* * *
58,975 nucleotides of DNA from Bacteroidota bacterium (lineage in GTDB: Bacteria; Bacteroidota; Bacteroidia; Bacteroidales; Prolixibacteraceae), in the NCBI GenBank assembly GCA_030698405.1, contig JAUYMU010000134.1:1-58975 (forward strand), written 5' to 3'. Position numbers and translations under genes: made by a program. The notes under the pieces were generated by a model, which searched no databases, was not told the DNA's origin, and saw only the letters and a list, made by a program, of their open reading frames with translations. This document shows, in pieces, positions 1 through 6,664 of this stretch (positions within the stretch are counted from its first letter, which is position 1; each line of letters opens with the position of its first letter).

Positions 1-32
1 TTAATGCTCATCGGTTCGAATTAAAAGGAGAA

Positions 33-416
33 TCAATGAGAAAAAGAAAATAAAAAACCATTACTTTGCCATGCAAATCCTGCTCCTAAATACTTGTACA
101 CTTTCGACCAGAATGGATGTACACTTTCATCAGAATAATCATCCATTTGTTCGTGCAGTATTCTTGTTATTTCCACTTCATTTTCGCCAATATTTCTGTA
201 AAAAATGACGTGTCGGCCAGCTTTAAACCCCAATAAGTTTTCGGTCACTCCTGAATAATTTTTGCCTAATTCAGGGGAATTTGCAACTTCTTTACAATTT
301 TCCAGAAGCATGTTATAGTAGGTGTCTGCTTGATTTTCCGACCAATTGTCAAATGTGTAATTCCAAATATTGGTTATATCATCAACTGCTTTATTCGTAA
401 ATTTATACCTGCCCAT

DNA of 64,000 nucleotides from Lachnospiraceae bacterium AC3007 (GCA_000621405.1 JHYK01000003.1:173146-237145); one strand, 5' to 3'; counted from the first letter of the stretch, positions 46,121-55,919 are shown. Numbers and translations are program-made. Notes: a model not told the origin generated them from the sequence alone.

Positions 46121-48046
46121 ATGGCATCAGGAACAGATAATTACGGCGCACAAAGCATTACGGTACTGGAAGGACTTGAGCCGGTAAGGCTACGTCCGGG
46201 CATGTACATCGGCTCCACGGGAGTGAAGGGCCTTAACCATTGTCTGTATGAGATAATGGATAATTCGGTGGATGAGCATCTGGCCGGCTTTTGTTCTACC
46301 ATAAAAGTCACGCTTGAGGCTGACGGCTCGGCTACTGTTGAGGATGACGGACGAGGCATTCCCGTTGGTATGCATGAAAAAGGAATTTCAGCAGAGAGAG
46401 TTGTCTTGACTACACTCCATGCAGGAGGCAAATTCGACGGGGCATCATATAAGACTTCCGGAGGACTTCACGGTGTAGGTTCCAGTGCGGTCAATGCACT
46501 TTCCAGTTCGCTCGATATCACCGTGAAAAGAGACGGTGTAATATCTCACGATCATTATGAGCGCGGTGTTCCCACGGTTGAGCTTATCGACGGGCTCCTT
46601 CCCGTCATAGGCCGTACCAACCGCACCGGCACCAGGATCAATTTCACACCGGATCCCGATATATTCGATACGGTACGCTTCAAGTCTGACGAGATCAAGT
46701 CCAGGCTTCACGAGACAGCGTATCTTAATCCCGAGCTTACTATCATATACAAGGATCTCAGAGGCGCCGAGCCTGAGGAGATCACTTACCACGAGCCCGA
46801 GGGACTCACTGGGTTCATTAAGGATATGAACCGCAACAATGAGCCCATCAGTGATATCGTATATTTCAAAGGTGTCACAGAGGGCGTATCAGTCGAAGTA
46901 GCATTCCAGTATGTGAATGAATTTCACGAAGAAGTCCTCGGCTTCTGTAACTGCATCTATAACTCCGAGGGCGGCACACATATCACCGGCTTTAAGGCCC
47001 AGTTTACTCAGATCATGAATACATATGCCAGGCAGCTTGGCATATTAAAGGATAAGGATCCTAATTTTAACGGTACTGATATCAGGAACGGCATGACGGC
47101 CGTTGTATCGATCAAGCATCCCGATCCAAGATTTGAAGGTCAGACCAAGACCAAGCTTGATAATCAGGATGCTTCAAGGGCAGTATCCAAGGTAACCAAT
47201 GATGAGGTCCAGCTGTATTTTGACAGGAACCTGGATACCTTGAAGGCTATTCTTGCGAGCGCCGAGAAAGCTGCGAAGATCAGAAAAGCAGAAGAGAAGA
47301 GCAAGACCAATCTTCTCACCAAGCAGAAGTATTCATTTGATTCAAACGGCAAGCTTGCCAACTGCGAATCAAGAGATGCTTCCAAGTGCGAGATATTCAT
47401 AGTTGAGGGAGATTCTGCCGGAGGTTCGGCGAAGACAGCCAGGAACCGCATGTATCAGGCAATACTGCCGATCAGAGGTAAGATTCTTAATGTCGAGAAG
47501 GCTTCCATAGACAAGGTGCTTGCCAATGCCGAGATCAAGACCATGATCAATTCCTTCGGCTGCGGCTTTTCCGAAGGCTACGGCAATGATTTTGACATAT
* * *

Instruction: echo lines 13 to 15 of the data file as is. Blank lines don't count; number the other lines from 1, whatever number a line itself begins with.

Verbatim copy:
46201 CATGTACATCGGCTCCACGGGAGTGAAGGGCCTTAACCATTGTCTGTATGAGATAATGGATAATTCGGTGGATGAGCATCTGGCCGGCTTTTGTTCTACC
46301 ATAAAAGTCACGCTTGAGGCTGACGGCTCGGCTACTGTTGAGGATGACGGACGAGGCATTCCCGTTGGTATGCATGAAAAAGGAATTTCAGCAGAGAGAG
46401 TTGTCTTGACTACACTCCATGCAGGAGGCAAATTCGACGGGGCATCATATAAGACTTCCGGAGGACTTCACGGTGTAGGTTCCAGTGCGGTCAATGCACT